Young Voters Failing To Turn Out On Super Tuesday, Early Exit Polls Show: Only 13 Percent Are 18-29 Years Old

Early exit polls appear to show that Bernie Sanders' promise to bring young voters to the polls is falling flat.

Bernie Sanders greets supporters.
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Early exit polls appear to show that Bernie Sanders' promise to bring young voters to the polls is falling flat.

With a final round of polls showing a surge from former Vice President Joe Biden heading into Super Tuesday voting, current front-runner Bernie Sanders has been counting on a heavy turnout by young voters to lift him to a significant delegate lead. But according to early exit polls, the Vermont senator’s hopes appear to be falling flat across — at least in 12 of the 14 states casting ballots — on March 3.

According to results from the NBC News exit poll released at around 5 p.m. EST on Tuesday — two hours before the first poll closings in eastern states — only 13 percent of Democratic voters in the Super Tuesday primaries are between the ages of 18 and 29. That is 10 percentage points fewer than the second-least likely voters — the 30-44 age group, which made up 23 percent of Tuesday’s electorate, according to the NBC News poll.

The exit poll was conducted across all of the Super Tuesday voting states barring Utah and Arkansas. The results showed that the largest segment of the Democratic electorate was made up of voters between the ages of 45 and 64, at 35 percent. Voters 65 years old and above made up 29 percent of those who turned out.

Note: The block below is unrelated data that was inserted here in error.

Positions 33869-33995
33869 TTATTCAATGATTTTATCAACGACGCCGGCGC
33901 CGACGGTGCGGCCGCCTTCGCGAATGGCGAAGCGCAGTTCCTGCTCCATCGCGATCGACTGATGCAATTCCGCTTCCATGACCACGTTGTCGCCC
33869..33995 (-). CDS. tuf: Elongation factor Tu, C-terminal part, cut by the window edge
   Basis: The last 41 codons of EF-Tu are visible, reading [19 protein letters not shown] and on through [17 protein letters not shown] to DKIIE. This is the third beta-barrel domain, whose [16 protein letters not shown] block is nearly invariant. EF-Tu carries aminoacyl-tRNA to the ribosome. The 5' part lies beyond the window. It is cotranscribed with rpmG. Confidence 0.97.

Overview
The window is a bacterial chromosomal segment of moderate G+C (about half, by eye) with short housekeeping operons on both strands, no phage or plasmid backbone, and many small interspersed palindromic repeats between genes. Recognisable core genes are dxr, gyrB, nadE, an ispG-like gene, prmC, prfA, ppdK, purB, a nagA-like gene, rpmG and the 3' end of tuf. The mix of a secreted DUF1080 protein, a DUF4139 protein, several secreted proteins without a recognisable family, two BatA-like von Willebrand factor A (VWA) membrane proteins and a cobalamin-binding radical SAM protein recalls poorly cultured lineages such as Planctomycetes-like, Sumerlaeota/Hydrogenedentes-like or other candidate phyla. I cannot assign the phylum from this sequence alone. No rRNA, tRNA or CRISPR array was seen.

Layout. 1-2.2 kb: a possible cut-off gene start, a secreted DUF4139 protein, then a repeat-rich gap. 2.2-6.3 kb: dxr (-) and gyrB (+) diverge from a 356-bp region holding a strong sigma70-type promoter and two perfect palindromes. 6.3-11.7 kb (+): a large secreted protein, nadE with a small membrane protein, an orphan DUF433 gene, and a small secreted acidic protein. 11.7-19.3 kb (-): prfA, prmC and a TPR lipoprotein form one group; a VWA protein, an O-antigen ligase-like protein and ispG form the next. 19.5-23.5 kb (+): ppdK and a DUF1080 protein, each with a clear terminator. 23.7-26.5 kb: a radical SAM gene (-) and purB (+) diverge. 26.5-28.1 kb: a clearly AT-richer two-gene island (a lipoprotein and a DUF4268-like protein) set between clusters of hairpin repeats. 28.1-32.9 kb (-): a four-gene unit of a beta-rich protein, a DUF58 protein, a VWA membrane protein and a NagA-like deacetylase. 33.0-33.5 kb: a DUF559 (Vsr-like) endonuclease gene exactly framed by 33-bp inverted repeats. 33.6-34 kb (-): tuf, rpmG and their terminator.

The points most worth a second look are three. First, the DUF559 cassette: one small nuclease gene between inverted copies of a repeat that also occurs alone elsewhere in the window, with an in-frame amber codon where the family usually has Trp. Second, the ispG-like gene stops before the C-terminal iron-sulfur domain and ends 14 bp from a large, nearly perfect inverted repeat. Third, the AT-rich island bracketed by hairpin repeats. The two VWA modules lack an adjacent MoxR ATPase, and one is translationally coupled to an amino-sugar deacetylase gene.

Voters in San Antonio, Texas, wait to vote on Super Tuesday.
  Edward A. Ornelas / Getty Images

The statistics for the youngest voting bloc on Super Tuesday remained consistent with young voter turnout in the previous two primary elections of the 2020 campaign season, according to CNN exit polling data.

In the New Hampshire primary, won by Sanders, young voters made up 13 percent of the turnout — virtually identical to the early Super Tuesday poll findings. In South Carolina, where Biden won in a landslide, the youngest voting demographic made up only 11 percent.

Iowa held a caucus — a different process than straightforward voting — and in that state, the youth vote made up about one in every four caucus-goers, at 24 percent, according to the CNN exit poll. But despite the higher youth vote turnout, Sanders placed a close second to Pete Buttigieg — who has since dropped out of the race and thrown his endorsement to Biden.

Sanders won the Nevada caucus, where young voters made up 17 percent of the turnout.

The lagging youth vote could be a warning sign for Sanders, who, according to a Washington Post analysis, has simply seen lower support overall than he received in the 2016 Democratic primary, when he opposed eventual nominee Hillary Clinton.

In New Hampshire –the one primary that Sanders has won outright before Tuesday — he received 76,000 fewer votes than in 2016, according to the Post analysis. In Nevada, popular vote numbers were not available, but in the caucus, Sanders’ support declined 13 percent from 2016.